Over the past 12 months, its figures show that 15 major retailers have gone into CVA or administration. This compares to the recession’s figures of 12 companies in 2008 and four in 2009.
Colliers calculated the rating bills of high street names of those with around 20 stores or more that have gone into administration or announced CVAs since the 2017 revaluation, including Handmade Burger Co., Jamie’s Italian, Prezzo and Byron. Its figures show that the companies saw a collective rates bill of more than £152m last year.
The company’s data also shows that 12,000 jobs have already been lost or put on the line since April 2017.
Colliers’ head of business rates, John Webber, is calling on the government to “tackle the problem properly” before more companies get into trouble and more people lose their jobs.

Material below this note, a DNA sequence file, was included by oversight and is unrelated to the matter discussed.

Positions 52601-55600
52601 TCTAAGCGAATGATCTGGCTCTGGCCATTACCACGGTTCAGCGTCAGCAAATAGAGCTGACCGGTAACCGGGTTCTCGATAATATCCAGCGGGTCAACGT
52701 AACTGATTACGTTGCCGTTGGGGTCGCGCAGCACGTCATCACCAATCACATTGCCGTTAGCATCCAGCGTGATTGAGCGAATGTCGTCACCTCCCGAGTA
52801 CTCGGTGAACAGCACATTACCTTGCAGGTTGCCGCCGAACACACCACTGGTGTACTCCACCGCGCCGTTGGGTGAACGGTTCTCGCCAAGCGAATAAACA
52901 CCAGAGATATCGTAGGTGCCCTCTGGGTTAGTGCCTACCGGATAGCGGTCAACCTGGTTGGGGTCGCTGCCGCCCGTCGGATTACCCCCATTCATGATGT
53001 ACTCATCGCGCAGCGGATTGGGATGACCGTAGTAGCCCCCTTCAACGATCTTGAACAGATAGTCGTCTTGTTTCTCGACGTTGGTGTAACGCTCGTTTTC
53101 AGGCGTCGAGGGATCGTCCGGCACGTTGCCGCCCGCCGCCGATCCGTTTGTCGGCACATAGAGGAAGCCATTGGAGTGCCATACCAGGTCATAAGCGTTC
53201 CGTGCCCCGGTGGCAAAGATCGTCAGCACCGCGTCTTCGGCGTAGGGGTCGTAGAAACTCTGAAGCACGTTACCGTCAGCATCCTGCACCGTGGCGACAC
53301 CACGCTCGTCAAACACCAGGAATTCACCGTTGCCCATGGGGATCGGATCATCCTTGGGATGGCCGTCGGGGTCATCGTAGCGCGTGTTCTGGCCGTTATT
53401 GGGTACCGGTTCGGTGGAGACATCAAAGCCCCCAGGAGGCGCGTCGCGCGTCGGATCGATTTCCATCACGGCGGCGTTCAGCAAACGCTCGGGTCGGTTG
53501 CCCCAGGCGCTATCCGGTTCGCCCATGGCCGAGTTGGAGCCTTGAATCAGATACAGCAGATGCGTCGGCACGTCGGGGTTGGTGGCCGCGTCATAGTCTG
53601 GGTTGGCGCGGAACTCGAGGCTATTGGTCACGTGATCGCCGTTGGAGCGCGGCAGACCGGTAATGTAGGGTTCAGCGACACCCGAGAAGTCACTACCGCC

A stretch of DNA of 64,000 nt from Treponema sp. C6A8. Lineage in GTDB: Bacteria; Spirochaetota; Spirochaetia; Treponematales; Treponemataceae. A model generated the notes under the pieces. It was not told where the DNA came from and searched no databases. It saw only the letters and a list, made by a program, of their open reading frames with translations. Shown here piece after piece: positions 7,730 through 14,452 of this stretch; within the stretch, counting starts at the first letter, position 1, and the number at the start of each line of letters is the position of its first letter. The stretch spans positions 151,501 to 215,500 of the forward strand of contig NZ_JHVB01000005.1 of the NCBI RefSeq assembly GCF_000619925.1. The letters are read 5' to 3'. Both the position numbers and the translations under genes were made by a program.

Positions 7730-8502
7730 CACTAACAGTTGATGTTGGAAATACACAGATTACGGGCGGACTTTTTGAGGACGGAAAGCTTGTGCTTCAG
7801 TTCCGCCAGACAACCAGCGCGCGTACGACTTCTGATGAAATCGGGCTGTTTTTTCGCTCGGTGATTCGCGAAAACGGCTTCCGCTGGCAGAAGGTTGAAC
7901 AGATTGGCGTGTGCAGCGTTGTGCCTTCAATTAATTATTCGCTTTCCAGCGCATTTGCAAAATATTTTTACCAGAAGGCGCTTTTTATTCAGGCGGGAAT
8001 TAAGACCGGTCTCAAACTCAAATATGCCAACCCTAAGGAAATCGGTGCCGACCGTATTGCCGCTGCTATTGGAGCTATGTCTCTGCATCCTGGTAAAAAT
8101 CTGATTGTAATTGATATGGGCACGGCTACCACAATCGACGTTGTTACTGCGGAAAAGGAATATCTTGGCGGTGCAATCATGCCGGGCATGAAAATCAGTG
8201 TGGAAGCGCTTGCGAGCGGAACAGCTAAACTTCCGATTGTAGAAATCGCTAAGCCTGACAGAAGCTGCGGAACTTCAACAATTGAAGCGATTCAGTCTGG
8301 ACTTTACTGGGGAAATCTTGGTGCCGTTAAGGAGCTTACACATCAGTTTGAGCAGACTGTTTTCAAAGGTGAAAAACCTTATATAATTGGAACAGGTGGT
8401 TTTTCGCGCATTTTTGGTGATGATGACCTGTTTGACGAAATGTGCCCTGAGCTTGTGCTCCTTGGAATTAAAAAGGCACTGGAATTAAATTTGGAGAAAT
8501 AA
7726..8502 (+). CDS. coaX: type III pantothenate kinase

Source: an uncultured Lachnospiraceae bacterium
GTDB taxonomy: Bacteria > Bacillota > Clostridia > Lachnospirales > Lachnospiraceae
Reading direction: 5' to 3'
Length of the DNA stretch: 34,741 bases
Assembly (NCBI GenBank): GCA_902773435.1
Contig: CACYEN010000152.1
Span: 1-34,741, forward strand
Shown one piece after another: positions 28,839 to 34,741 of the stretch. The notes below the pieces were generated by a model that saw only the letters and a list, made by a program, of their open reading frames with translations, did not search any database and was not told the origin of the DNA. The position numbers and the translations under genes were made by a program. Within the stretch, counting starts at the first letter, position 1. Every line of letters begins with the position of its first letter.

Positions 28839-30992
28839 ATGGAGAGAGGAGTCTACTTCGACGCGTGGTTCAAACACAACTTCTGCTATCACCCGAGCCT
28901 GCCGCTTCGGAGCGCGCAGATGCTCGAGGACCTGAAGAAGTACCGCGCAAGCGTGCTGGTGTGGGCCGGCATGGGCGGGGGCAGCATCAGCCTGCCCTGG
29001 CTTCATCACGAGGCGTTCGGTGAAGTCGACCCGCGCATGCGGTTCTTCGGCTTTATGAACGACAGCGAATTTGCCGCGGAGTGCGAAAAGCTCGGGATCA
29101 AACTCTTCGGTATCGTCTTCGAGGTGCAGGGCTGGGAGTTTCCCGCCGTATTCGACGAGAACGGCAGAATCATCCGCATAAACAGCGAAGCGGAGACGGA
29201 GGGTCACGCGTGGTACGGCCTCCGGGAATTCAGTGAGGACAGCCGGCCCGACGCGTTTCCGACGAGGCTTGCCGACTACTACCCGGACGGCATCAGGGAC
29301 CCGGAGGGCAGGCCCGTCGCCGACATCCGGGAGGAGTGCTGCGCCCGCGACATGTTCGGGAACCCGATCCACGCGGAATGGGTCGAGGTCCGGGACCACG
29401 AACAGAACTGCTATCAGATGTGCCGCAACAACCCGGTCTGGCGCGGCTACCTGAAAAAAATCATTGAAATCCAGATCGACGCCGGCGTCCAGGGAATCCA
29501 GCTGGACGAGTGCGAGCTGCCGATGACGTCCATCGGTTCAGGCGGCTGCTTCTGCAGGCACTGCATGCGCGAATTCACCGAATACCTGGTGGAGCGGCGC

According to UK Hospitality, pubs and restaurants alone are paying £1bn a year more in rates than they should be.
Trade bodies including UK Hospitality, Camra and the British Beer and Pub Association have also called on the Chancellor to reform the business rates and decrease “the unnecessary costs of doing business” to avoid further closures and job losses.
The business rates reform has come at a time of increased wage costs, higher costs of materials due to inflation, and fewer people going out and buying in shops or eating in restaurants due to economic uncertainty, placing further pressure on businesses.